President Trump is making a big move against Mexican drug cartels, and it's one he says has been in the works for three months. In an interview with Bill O'Reilly posted online Tuesday that referenced the "more than 100,000 Americans" killed a year via imported drugs, Trump said he would be designating the cartels as terrorist organizations. "I have been working on that for the last 90 days. You know, designation is not that easy, you have to go through a process, and we are well into that process." More:
- The BBC quotes him as also saying that "I've already offered [Mexican President Andrés Manuel López Obrador] ... to let us go in and clean it out and he so far has rejected the offer but at some point something has to be done."
- In a tweet, O'Reilly noted the designation would "give US forces more leverage in taking [the cartels] out." But Trump did not detail any actions that might be taken, saying "I don’t want to say what I am going to do" when O'Reilly asked if drone strikes were in the cards.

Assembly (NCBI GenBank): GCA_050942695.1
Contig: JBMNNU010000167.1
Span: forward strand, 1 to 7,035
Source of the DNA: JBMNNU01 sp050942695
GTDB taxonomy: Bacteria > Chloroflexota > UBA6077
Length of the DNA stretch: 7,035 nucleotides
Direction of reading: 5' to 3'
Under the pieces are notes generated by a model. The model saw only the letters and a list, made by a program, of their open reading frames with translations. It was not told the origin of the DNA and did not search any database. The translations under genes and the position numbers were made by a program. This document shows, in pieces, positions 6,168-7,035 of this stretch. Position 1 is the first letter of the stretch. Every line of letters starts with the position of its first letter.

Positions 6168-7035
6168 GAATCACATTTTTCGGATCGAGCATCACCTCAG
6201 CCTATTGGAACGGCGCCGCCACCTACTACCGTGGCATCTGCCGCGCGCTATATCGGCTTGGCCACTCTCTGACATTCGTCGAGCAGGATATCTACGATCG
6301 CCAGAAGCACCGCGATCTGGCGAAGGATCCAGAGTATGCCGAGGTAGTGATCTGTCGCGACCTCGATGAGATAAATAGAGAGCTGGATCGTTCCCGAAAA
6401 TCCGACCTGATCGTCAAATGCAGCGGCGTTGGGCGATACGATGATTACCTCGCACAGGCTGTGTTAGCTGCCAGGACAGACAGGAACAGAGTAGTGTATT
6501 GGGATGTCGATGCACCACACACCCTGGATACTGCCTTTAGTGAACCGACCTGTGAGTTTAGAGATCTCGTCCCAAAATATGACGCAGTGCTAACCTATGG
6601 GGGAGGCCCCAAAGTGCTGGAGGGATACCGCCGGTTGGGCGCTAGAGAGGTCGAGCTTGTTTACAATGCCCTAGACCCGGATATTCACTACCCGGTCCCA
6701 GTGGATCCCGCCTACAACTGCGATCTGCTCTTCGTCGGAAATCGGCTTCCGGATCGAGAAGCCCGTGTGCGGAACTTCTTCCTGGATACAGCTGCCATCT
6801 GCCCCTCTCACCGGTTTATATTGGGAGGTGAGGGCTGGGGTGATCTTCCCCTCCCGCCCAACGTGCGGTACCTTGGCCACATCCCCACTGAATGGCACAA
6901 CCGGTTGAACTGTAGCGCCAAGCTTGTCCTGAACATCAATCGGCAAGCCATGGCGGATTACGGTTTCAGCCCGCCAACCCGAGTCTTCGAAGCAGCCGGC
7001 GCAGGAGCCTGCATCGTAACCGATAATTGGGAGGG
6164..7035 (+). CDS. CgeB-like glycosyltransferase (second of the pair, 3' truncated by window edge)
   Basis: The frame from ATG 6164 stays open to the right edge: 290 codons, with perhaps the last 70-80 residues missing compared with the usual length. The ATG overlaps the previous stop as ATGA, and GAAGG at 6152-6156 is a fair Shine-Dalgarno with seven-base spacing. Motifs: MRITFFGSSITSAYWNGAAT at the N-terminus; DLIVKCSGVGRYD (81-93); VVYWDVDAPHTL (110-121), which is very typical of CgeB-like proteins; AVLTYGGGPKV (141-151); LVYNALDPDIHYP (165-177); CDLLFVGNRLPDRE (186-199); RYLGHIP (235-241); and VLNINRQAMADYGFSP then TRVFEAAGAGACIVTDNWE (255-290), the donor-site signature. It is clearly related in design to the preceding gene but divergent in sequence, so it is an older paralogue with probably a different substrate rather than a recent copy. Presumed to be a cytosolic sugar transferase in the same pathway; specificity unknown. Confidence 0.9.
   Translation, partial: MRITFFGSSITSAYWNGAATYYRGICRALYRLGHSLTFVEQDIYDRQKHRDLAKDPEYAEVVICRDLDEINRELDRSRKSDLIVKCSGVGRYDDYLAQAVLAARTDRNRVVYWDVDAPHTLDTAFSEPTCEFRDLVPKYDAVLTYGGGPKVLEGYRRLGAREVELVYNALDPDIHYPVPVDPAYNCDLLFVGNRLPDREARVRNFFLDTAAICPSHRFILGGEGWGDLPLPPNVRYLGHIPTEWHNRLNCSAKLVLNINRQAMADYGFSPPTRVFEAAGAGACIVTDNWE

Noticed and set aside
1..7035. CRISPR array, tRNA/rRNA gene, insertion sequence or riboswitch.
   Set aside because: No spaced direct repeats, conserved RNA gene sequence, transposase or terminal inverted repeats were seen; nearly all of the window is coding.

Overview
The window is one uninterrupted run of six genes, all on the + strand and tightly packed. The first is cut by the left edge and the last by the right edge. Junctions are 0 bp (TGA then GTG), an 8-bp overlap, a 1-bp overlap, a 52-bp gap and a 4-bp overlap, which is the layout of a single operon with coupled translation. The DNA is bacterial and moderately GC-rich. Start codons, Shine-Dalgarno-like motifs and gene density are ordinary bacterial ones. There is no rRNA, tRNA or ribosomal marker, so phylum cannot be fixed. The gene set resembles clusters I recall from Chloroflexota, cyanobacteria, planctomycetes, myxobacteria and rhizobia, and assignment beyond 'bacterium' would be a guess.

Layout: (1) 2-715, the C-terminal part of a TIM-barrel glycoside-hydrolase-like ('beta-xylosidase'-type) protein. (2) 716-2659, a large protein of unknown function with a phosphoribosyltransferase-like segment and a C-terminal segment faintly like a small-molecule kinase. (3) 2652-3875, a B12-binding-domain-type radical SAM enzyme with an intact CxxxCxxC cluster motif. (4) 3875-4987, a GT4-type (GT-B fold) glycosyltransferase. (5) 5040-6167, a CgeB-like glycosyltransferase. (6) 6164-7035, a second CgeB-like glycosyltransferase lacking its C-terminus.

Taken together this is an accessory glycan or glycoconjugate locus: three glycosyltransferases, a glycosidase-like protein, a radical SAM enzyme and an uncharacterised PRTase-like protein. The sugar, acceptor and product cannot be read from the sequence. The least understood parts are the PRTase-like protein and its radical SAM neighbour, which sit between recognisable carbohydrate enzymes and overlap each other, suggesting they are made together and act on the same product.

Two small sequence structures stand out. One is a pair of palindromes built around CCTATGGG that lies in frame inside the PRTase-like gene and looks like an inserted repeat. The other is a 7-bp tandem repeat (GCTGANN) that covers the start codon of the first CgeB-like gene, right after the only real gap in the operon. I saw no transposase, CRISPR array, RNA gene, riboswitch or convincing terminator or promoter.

- The New York Times reports Mexico "seemed to be caught off-guard" by Trump's statements. Its Foreign Ministry put out a statement Tuesday night saying it is working with the "various corresponding authorities ... to know the content and the reach" of Trump's comments.
- The AP reports López Obrador on Wednesday said he didn't want to get into a "political confrontation" right before Thanksgiving, and that he had tasked Foreign Secretary Marcelo Ebrard with conveying Mexico's stance to Washington.
- The Wall Street Journal flags a tweet from Ebrard, which reads in part, "Mexico will never admit any action that would be a violation of its national sovereignty. ... I have transmitted our position to the US."
- As for the weight a "foreign terrorist organization" designation would carry, the Journal suggests it could impact the flow of weapons from the US to the cartels, as it would become illegal for any American to knowingly offer support to any cartel member. An estimated 80% of the weapons the cartels use come from the US, and "weapons sales could now be considered material aid to terrorism," says an analyst.
- Another possible impact: the designation could be a boon for asylum seekers threatened by the cartels. "Legally, it’s the same thing as being threatened by ISIS. It would make their asylum claim stronger and more compelling," a security analyst tells the Journal.
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